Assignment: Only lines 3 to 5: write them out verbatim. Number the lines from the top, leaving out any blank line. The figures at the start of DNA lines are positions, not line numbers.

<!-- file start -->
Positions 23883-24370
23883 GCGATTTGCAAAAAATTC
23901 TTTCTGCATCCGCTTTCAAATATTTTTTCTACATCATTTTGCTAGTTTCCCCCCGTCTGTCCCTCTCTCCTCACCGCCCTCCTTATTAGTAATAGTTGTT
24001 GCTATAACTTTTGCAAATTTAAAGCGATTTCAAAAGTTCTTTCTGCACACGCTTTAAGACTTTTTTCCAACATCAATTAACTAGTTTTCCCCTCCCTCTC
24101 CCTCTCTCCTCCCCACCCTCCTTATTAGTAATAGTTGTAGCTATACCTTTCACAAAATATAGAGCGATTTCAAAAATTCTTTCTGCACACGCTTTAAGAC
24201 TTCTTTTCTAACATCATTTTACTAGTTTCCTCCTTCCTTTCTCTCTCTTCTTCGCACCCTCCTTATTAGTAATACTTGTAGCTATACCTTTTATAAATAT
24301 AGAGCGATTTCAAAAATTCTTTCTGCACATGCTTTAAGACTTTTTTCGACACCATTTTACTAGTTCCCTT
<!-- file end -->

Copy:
23901 TTTCTGCATCCGCTTTCAAATATTTTTTCTACATCATTTTGCTAGTTTCCCCCCGTCTGTCCCTCTCTCCTCACCGCCCTCCTTATTAGTAATAGTTGTT
24001 GCTATAACTTTTGCAAATTTAAAGCGATTTCAAAAGTTCTTTCTGCACACGCTTTAAGACTTTTTTCCAACATCAATTAACTAGTTTTCCCCTCCCTCTC
24101 CCTCTCTCCTCCCCACCCTCCTTATTAGTAATAGTTGTAGCTATACCTTTCACAAAATATAGAGCGATTTCAAAAATTCTTTCTGCACACGCTTTAAGAC